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Not Just Lizards, Researchers Discover Young Alligators Can Also Regrow Portion of Tails

Image for representation.

Image for representation.

Scientists attached with the Louisiana Department of Wildlife and Fisheries and Arizona State University have discovered that young alligators can partially grow back their lost tails. A proper understanding of the regeneration process might help researchers in finding new ways to treat arthritis and help in injuries.

What do alligators and lizards have in common? Apart from the fact that both are broadly sorted under the reptile category, a new research has suggested that young gators are able to regrow their tails up to 18 percent of their total body length, a feat quite similar to their not-so dangerous relative.

Scientists attached with the Louisiana Department of Wildlife and Fisheries and Arizona State University have discovered that young alligators can partially grow back their lost tails.

A study that was published in the journal Scientific Reports earlier this month tried to answer a few questions regarding this new-found information on these fascinating reptiles and researchers have tried to piece together a mix of images and anatomical study into these reptiles that has given them an idea of how exactly they are able to grow back a significant portion of their tails.

The report points out that “the regrowth process is considered to be slow, occurring over the span of many months. Reports of crocodilian tail regrowth also describe the outward appearance of the regrown tail as different from the original tail."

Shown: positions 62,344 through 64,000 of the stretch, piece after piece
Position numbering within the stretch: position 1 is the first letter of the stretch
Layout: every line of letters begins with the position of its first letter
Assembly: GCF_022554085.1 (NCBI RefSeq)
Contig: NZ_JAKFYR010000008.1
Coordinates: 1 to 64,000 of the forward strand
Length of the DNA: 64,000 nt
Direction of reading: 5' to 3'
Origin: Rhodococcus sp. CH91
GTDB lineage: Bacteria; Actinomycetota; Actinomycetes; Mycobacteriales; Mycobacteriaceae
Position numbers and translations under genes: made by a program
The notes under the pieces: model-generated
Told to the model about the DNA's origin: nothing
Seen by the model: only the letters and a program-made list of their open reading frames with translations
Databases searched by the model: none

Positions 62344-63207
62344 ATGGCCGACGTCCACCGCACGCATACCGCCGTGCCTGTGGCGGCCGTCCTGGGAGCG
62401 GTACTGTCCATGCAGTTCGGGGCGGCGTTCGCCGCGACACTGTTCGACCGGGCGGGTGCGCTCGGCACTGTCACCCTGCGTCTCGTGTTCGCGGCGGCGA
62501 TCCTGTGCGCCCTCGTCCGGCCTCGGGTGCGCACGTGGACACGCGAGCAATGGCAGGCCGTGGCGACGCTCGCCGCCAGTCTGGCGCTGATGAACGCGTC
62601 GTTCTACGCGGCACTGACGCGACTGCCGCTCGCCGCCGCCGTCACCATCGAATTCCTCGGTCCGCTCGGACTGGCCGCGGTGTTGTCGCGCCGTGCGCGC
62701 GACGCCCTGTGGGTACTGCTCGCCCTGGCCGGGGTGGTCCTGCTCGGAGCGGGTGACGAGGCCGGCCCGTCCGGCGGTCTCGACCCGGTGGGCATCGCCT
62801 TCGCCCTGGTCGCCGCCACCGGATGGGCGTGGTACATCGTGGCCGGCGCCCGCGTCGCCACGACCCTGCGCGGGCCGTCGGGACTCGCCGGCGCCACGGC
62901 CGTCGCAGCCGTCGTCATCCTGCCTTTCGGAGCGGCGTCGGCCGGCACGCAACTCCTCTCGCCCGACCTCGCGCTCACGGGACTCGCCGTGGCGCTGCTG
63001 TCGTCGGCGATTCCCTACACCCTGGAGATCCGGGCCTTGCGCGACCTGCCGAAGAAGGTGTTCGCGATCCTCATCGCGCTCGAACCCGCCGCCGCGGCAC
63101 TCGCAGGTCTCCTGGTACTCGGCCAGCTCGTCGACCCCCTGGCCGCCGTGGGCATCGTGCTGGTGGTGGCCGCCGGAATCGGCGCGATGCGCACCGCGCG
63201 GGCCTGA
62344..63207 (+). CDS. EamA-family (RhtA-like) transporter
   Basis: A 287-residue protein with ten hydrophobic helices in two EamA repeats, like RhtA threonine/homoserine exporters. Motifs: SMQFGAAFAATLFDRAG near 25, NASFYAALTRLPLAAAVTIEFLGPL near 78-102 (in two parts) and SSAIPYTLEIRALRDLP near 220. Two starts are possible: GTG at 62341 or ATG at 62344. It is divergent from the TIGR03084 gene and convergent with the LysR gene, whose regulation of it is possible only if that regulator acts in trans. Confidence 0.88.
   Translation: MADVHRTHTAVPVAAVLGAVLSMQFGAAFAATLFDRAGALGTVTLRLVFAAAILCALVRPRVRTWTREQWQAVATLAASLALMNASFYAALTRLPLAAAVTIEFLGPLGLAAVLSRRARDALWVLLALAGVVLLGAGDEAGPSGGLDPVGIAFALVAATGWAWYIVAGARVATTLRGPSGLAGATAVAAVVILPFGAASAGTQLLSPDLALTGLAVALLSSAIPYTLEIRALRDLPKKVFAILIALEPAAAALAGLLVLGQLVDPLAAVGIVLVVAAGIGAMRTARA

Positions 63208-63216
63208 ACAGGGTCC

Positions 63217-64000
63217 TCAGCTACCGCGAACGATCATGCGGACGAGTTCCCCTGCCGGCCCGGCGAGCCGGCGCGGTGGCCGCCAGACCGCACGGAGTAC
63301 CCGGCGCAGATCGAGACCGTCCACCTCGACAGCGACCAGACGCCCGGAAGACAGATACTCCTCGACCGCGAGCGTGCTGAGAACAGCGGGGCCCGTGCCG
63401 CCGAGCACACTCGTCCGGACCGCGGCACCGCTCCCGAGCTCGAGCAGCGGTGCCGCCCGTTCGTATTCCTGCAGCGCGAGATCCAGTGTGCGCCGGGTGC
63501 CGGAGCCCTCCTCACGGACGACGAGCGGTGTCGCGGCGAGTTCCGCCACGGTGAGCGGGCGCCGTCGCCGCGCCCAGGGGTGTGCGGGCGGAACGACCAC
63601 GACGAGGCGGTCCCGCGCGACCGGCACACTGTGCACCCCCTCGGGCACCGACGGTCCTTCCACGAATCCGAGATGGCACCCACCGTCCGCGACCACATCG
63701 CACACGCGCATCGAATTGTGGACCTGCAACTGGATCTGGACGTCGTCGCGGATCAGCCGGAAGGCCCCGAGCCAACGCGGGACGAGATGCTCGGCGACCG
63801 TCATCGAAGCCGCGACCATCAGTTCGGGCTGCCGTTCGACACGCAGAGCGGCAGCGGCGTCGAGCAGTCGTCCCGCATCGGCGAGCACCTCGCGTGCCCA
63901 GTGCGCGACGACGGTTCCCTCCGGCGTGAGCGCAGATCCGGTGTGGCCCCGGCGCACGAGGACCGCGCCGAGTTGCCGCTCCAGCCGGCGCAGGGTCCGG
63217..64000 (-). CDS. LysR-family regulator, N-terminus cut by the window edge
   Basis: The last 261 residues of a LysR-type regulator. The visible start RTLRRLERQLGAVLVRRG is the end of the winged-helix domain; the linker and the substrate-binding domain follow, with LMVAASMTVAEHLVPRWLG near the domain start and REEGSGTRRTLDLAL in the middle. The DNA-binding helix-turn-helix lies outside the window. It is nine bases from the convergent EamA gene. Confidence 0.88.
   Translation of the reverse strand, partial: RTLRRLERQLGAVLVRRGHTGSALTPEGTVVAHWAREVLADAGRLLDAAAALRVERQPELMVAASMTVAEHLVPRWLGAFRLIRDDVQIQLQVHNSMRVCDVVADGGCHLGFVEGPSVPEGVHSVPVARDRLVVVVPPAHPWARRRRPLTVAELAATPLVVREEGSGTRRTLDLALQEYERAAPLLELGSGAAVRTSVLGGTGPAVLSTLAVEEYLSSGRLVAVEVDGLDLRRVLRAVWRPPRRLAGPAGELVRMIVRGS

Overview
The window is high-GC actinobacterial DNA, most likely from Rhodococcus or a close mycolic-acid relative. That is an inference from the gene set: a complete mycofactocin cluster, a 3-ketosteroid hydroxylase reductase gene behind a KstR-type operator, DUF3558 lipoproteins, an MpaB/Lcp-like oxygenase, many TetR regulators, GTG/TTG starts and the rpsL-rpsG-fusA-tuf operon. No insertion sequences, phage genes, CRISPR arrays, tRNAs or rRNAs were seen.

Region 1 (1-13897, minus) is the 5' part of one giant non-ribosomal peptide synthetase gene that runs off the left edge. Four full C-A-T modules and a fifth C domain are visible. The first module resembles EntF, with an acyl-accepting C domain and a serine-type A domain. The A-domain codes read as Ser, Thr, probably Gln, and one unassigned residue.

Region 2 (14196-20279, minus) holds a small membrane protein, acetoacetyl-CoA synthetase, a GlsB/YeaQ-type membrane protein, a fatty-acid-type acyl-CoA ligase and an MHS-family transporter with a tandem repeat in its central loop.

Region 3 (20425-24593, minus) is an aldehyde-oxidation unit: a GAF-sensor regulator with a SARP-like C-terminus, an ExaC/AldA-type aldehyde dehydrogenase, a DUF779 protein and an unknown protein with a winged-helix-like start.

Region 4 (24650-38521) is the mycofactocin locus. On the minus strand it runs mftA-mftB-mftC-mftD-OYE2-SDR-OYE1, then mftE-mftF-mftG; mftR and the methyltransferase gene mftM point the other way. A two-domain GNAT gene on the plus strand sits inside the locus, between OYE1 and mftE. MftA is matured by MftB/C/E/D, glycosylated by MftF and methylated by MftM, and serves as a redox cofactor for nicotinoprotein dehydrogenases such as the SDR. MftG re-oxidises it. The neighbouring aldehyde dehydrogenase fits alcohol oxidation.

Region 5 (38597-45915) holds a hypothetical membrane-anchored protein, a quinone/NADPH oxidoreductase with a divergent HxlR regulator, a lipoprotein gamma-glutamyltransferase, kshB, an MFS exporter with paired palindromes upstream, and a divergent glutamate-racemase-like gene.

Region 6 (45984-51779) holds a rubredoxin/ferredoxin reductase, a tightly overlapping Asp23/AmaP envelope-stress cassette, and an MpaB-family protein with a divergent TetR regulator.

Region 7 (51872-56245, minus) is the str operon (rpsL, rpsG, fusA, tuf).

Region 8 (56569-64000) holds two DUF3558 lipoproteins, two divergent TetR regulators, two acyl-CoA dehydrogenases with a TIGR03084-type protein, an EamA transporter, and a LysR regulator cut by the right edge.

Lead author of the study Cindy Xu, who is a postdoctorate studying tendon regeneration at Massachusetts General Hospital also pointed out that the interesting factor about the regeneration is that the regrown tail has shown signs of healing along with regrowth.

She also mentioned that the tail’s inner structure is built with scar-like connected tissues and not muscles. The report says that using anatomical and histological data, they carried out a comparative analysis of the original and regrown tail segment tissues located near the junction site in the American alligator.

Researchers are now finding themselves surrounded by several other questions related to evolution of birds and other reptiles from the Jurassic era. As broad descendants of dinosaurs, scientists now have been posed with questions surrounding the regrowing capability of the alligators, something which seems to be lost for the birds.

Apart from getting a better insight into the anatomical structures of the crocodilia, scientists are also hopeful of finding much more out of it. A proper understanding of the regeneration process might help researchers in finding new ways to treat arthritis and help in injuries.

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